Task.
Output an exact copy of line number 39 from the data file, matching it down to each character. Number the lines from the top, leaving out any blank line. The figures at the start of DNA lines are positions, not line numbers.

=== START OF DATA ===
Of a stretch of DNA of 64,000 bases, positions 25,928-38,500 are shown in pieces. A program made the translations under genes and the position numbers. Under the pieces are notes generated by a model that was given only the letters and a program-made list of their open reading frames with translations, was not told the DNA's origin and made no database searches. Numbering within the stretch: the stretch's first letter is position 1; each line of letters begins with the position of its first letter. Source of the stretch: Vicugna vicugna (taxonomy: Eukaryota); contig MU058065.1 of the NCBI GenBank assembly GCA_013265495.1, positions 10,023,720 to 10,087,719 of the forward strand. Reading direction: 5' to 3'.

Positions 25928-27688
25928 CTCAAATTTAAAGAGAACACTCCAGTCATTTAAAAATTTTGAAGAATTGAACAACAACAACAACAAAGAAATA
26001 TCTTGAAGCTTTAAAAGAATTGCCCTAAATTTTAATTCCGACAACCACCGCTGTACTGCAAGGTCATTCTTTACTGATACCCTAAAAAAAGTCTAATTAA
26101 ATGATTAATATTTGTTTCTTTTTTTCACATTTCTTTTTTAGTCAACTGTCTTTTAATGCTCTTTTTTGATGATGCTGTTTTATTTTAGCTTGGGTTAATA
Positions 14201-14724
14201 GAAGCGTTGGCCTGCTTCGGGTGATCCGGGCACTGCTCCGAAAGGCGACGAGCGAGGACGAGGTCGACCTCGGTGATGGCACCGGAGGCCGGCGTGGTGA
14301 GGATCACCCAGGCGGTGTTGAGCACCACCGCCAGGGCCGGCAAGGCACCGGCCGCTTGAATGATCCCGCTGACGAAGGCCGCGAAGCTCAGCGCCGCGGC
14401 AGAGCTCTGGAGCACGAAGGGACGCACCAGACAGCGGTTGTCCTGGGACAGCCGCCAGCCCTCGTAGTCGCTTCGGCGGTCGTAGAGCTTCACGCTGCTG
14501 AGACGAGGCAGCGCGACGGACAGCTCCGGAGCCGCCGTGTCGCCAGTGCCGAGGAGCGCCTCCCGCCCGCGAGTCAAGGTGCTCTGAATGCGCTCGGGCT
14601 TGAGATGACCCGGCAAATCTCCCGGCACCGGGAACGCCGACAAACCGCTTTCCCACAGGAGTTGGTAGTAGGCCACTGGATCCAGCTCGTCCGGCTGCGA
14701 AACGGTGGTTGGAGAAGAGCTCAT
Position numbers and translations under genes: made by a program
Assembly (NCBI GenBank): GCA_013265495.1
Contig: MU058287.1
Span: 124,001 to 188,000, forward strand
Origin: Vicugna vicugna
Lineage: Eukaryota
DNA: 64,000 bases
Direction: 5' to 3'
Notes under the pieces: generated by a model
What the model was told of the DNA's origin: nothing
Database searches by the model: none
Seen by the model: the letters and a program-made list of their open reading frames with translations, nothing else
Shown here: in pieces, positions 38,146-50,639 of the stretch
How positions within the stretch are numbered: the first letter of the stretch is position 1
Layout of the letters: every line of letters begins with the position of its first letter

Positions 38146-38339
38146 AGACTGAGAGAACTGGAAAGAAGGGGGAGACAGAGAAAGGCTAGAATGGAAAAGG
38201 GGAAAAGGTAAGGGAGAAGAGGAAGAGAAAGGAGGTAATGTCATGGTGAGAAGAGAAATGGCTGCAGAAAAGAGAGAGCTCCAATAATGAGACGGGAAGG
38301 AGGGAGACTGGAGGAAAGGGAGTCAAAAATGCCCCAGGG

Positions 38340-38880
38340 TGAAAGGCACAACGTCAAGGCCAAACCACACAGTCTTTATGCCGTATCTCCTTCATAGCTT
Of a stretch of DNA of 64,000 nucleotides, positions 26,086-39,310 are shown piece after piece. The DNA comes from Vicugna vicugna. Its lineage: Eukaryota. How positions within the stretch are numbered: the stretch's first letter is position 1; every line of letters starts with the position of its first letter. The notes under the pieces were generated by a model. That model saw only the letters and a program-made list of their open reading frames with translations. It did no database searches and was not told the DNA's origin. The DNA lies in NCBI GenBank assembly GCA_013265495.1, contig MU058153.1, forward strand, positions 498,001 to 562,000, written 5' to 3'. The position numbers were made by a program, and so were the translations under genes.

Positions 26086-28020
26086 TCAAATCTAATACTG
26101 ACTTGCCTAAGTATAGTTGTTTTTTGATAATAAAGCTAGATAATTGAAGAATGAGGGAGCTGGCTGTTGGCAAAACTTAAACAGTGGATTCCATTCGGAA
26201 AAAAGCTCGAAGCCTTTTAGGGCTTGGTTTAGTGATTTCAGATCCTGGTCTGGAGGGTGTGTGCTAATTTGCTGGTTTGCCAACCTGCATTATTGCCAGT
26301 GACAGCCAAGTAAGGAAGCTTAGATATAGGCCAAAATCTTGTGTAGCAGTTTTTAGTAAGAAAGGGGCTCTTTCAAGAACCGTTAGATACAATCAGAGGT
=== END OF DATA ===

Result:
26301 GACAGCCAAGTAAGGAAGCTTAGATATAGGCCAAAATCTTGTGTAGCAGTTTTTAGTAAGAAAGGGGCTCTTTCAAGAACCGTTAGATACAATCAGAGGT